Holiday Buyer's Guide 2005

A Time And A Place For More Storage: Buffalo's TeraStation

With all those photos and DVDs, you might want to think about where you are going to store your files. Fortunately, we have several suggestions. First, if you are looking for almost boundless storage capacity, you might want to consider the Buffalo Technology TeraStation Network Attached Storage (NAS) box.

Nature abhors unoccupied space almost as much as she abhors a vacuum : just ask any chronic digital packrat. Then buy that packrat this unit and put it under the tree, as Teresa so nicely demonstrates.

The TeraStation delivers network-attached storage running at gigabit speeds, and provides high availability to a variety of operating systems and network technologies. Not only does the TeraStation do Gigabit Ethernet (GbE), it also handles jumbo frames for compatible devices, such as the two Gigabit switches from Netgear and SMC also featured in this year’s Holiday Buyer’s Guide.

Internally, the TeraStation has a lot going on. Its core logic is centered around Freescale’s 266 MHz PowerPC processor, interconnected to a 133 MHz EDO/SDRAM memory controller sporting 128 MB of on-board Micron memory. It features 4 MB of Fujitsu flash memory (used during boot-up), a 32 bit 66 MHz PCI v2.2 bus, and an I2C interface. Also present are two ITE IT8211AF EIDE controllers that manage 4 parallel ATA (PATA) UDMA66 133 MHz drives. Realtek provides the framework for the GbE capability through a single unshielded RJ-45 jack. Storage capacity comes courtesy of a quartet of Western Digital Caviar drives that run at 7200 RPM with 8 MB cache each.

Embedded Linux handles all the dirty work under the hood, and lays the foundation for the TeraStation’s RAID capabilities. One clear advantage is that Buffalo utilizes the journaling filesystem (JFS), which performs housekeeping chores to make crash recovery as graceful as possible following unexpected power outages. The TeraStation also provides robust user and group level access controls to secure network data shares or mount points.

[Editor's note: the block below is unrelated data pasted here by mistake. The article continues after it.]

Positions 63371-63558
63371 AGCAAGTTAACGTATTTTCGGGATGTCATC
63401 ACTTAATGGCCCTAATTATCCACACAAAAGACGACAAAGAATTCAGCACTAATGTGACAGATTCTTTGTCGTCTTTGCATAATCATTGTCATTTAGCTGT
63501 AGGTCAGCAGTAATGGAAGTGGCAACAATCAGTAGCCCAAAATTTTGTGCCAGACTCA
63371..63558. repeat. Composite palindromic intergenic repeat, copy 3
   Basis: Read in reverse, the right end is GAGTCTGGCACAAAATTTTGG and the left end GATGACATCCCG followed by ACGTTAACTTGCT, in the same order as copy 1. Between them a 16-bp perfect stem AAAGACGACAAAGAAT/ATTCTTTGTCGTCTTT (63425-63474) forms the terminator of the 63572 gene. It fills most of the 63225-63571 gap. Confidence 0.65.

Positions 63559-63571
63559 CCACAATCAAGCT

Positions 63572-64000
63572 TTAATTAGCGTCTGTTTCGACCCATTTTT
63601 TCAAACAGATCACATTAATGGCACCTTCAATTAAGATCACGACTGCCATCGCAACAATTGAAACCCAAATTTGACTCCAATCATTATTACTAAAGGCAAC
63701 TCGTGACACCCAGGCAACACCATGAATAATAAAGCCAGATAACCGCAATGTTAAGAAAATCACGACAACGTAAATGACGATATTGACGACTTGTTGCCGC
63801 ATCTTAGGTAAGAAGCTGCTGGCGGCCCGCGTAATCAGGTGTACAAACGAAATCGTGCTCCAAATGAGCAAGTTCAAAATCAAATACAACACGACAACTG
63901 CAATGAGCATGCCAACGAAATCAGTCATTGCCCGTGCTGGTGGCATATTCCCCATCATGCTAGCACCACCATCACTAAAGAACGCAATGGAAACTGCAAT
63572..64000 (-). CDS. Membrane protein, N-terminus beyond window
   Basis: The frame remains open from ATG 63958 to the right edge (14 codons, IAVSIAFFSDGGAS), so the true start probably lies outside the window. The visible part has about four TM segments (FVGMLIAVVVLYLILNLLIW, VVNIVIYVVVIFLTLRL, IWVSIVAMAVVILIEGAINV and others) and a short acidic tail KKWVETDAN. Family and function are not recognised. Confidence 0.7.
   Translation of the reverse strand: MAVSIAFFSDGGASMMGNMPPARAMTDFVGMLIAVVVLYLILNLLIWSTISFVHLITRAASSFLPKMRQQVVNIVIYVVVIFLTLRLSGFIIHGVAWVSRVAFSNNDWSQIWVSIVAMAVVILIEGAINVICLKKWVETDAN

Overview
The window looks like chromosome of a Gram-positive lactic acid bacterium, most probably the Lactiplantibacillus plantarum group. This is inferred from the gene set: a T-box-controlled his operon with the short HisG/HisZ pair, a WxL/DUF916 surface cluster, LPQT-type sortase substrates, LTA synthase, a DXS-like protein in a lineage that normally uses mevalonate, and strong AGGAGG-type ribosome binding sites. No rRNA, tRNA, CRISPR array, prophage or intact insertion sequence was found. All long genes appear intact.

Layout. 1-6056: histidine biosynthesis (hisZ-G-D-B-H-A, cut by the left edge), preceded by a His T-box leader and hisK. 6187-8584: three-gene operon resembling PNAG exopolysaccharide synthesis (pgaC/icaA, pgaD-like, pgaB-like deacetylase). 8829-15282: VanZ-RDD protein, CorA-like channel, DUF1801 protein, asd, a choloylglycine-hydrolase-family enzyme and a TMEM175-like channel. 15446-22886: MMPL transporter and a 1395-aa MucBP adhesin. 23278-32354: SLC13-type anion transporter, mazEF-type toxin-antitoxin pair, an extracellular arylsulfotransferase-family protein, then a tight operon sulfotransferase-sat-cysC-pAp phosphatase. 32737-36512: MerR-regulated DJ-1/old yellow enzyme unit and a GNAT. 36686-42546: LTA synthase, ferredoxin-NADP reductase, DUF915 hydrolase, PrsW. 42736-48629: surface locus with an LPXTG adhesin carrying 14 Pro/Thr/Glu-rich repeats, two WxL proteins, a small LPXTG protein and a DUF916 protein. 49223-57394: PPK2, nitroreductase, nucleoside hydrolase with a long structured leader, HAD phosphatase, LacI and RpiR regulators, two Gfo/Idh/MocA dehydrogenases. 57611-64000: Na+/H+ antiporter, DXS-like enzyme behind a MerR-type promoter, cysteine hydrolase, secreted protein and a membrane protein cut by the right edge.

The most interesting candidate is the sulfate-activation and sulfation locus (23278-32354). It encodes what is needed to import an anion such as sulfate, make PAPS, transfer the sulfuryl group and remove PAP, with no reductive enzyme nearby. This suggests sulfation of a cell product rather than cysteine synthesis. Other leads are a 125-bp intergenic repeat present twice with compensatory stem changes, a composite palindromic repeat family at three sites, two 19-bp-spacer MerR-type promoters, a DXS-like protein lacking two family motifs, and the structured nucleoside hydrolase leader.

Included fore and aft on the TeraStation are a total of four USB 2.0 connectors, two on each side, supporting High-Speed, Full-Speed, and Slow-Speed transactions. Furthermore, the device includes a built-in print server to make any USB interfaced printer network accessible. A single serial port on the unit’s back helps ensure UPS compatibility as well.

Storage space can be sliced and diced in any number of ways, including a full-fledged RAID 5 array. Combine the total drive space into a single volume with RAID 0 for pure performance, or add fault tolerance by using RAID 1 or 5. Add more storage space using any of the four available USB 2.0 connectors with one or more external disk drives.

Since the TeraStation exports Server Message Block (SMB) and Common Internet Filesystem (CIFS), it works with just about any modern operating system. This makes for a simple, seamless appearance on any Small-Office/Home-Office (SOHO) network. Navigating the TeraStation is as easy as loading the TeraNavigator installation media, or firing up a Web browser and directing it to the TeraStation. This makes it easy to index and browse selected volumes, enables convenient remote management, and permits backups to be coordinated among multiple TeraStations.

The TeraStation can even send e-mail to a specified recipient when its status changes or certain events occur. This includes basic activity reports, backup job status, and critical error alerts. Buffalo manages to shoehorn all this into a small box only slightly larger than a typical lead-acid UPS battery (6.6 x 8.7 x 9.5" (16.8 x 22.1 x 24.1 cm). It’s big on storage, but not on footprint, and it’s impressively quiet while working as well. Starting at $900 and up, there’s no reason why you can’t blow the lid off Santa’s (or somebody else’s) network storage needs. Find more info on the vendor’s Web page.

Ed Tittel

Ed Tittel is a long-time IT writer, researcher and consultant, and occasional contributor to Tom’s Hardware. A Windows Insider MVP since 2018, he likes to cover OS-related driver, troubleshooting, and security topics.